Study Suggest Massage is Helpful in Chronic Pain But Not Longlasting

Cort

Founder of Health Rising and Phoenix Rising
Staff member
No big surprise here. Massage appears to be helpful in the short-term in FM and other chronic pain and it's about as helpful as acupuncture, as relaxation therapy, joint manipulation, etc. The evidence for massages efficacy in FM, however, is quite light according to this study ( Low-to-very-low-level). These physical therapies help to ameliorate symptoms - which is good - but no more...No surprise there!

J Physiother. 2015 Jun 17. pii: S1836-9553(15)00058-2. doi: 10.1016/j.jphys.2015.05.018. [Epub ahead of print] Massage therapy has short-term benefits for people with common musculoskeletal disorders compared to no treatment: a systematic review.
Bervoets DC1, Luijsterburg PA1, Alessie JJ2, Buijs MJ2, Verhagen AP1.

Is massage therapy effective for people with musculoskeletal disorders compared to any other treatment or no treatment?
RESULTS:

Overall, low-to-moderate-level evidence indicated that massage reduces pain in the short term compared to no treatment in people with shoulder pain and osteoarthritis of the knee, but not in those with low back pain or neck pain. Furthermore, low-to-moderate-level evidence indicated that massage improves function in the short term compared to no treatment in people with low back pain, knee arthritis or shoulder pain. Low-to-very-low-level evidence from single studies indicated no clear benefits of massage over acupuncture, joint mobilisation, manipulation or relaxation therapy in people with fibromyalgia, low back pain and general musculoskeletal pain.
CONCLUSIONS:

Massage therapy, as a stand-alone treatment, reduces pain and improves function compared to no treatment in some musculoskeletal conditions. When massage is compared to another active treatment, no clear benefit was evident. [Bervoets DC, Luijsterburg PAJ, Alessie JJN, Buijs MJ, Verhagen AP (2015) Massage therapy has short-term benefits for people with common musculoskeletal disorders compared to no treatment: a systematic review.Journal of PhysiotherapyXX: XX-XX].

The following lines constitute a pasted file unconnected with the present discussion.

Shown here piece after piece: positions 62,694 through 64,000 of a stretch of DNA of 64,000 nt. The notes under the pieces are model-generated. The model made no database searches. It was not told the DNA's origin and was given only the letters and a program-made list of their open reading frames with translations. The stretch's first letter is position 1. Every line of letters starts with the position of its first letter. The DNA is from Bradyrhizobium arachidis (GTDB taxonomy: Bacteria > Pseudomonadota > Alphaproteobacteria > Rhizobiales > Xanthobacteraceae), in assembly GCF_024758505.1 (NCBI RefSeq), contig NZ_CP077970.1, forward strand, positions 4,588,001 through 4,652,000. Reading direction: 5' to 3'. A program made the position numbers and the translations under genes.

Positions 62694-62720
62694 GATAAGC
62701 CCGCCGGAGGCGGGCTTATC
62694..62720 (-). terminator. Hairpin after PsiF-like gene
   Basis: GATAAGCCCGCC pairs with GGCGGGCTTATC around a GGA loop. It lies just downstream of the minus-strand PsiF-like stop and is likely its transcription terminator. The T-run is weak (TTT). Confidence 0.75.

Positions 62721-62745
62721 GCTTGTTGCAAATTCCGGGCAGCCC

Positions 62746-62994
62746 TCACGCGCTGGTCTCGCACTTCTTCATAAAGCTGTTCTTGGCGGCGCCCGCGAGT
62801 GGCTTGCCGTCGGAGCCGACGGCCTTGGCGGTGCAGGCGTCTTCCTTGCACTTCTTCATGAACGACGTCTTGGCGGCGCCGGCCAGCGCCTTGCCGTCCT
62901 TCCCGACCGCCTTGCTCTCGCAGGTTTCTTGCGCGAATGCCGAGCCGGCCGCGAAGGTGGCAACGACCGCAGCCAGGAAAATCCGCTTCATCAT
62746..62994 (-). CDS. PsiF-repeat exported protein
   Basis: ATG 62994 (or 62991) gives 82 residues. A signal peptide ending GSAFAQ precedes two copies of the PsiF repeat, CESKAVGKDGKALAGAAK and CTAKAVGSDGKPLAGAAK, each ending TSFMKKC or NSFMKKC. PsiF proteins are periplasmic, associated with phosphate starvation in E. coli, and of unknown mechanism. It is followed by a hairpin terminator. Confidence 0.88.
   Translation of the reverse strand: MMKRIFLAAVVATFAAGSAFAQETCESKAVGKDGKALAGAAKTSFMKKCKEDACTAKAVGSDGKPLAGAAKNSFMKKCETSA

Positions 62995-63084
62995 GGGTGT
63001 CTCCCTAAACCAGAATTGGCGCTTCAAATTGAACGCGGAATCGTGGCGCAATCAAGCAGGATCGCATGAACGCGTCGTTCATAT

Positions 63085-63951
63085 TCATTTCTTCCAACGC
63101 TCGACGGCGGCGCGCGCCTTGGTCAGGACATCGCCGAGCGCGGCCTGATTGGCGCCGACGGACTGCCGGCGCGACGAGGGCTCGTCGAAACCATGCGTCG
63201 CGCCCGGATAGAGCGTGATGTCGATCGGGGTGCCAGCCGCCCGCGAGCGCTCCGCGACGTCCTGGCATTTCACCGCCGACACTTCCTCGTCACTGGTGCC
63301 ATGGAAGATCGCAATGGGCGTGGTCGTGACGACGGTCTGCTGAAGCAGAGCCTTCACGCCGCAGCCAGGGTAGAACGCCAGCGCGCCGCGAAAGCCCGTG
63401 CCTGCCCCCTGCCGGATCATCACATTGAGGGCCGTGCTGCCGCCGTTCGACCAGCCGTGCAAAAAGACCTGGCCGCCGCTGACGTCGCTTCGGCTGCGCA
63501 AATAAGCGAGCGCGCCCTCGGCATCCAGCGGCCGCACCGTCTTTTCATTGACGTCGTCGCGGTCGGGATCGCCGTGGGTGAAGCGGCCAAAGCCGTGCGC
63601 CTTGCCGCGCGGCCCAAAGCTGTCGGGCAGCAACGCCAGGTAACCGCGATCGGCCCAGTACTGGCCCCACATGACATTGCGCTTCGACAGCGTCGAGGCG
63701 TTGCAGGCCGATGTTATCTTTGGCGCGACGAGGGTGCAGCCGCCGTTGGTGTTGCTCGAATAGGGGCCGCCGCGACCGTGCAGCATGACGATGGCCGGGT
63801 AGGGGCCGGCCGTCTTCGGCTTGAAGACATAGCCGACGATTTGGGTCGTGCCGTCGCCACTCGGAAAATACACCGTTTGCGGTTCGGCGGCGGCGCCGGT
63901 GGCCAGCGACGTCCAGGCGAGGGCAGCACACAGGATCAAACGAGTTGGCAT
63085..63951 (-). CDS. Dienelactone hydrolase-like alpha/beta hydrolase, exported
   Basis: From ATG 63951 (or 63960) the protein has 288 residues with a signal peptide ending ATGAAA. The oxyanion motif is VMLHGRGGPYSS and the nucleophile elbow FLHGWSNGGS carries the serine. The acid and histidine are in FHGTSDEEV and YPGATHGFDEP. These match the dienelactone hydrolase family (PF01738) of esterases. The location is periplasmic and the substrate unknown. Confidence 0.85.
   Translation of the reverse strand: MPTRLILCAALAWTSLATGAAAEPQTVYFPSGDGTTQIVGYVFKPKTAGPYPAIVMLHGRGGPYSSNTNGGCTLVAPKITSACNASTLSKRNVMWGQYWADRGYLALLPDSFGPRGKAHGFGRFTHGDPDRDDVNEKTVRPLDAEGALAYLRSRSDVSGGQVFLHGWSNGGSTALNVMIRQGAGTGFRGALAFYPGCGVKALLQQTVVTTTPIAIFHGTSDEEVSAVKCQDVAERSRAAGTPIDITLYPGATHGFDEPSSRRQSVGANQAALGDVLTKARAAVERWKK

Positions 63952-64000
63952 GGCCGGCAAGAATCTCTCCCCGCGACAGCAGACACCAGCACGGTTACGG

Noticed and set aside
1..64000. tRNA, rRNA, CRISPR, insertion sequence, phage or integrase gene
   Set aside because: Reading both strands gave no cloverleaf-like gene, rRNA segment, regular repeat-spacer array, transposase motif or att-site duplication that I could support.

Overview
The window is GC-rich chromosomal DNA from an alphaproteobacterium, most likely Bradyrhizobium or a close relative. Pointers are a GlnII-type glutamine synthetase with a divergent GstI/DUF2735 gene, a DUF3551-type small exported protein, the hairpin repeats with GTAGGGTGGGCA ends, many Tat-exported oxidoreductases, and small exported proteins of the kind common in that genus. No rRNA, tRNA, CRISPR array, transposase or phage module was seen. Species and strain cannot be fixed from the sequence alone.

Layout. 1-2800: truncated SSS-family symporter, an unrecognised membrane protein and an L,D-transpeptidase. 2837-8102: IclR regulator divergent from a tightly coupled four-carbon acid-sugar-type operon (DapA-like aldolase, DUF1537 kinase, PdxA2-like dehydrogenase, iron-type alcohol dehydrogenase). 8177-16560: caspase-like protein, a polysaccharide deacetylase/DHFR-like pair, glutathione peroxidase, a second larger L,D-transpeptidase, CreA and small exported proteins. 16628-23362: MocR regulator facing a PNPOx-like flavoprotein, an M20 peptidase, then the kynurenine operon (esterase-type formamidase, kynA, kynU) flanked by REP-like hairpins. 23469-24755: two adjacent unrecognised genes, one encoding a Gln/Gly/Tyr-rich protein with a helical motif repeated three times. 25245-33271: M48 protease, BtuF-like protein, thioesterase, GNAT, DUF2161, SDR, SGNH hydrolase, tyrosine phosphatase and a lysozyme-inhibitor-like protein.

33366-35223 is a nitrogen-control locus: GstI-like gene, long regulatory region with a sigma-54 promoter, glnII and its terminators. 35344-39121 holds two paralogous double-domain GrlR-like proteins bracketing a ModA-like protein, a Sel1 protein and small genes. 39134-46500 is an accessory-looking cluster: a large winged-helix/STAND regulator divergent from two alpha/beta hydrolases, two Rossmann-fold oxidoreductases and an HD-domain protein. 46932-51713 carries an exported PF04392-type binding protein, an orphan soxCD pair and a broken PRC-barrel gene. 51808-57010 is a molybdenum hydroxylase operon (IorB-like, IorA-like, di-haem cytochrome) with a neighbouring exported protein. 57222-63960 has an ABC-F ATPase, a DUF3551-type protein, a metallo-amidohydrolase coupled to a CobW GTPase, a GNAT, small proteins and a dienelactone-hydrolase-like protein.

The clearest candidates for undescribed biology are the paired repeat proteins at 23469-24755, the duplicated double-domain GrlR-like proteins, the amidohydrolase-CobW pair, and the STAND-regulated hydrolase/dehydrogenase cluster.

fdotx

Well-Known Member
I agree. One year I decided to spend about a thousand bucks getting massage every 10 days or so - felt good while it was being done but that's about it. That said, it is supposedly good for you whether it lessens symptoms or not. I get 1 or 2 a year now...
 

Cort

Founder of Health Rising and Phoenix Rising
Staff member
I agree. One year I decided to spend about a thousand bucks getting massage every 10 days or so - felt good while it was being done but that's about it. That said, it is supposedly good for you whether it lessens symptoms or not. I get 1 or 2 a year now...
Yes, a nice thing to do if you can afford it but unfortunately no lasting effects.
 

Cort

Founder of Health Rising and Phoenix Rising
Staff member
I disagree at the point that massage is done only to ameliorate the pain. Personally, I passed through a long recovery after a car accident, and the massage was the only help and cure. In about three months massage helped me to recover completely, without surgical interferences needed.
I think particularly with direct injuries massage can be very helpful and much speed the recovery process. With central sensitization diseases like FM - where a major problem is in activated pain producing nervous system circuits - not so sure.
I agree that sometimes massage gives only a temporary effect of getting rid of back pain, but it depends on the cause of this pain. For example, I can say that I had 3 pregnancies and a very heavy load on my back because of which I felt terrible pain. The medication didn't help me get rid of this pain and I decided that I needed to find a good massage therapist. And when we went on vacation to Korea, I found a good Spa there (here's their website, you can see it masakor.com). I took a massage course with essential oils and I no longer feel any pain.
Good to hear!
 

Cort

Founder of Health Rising and Phoenix Rising
Staff member
Massage is Dr. Ginerva Lipan - a fibromyalgia specialist - favorite form of therapy for her patients.
 

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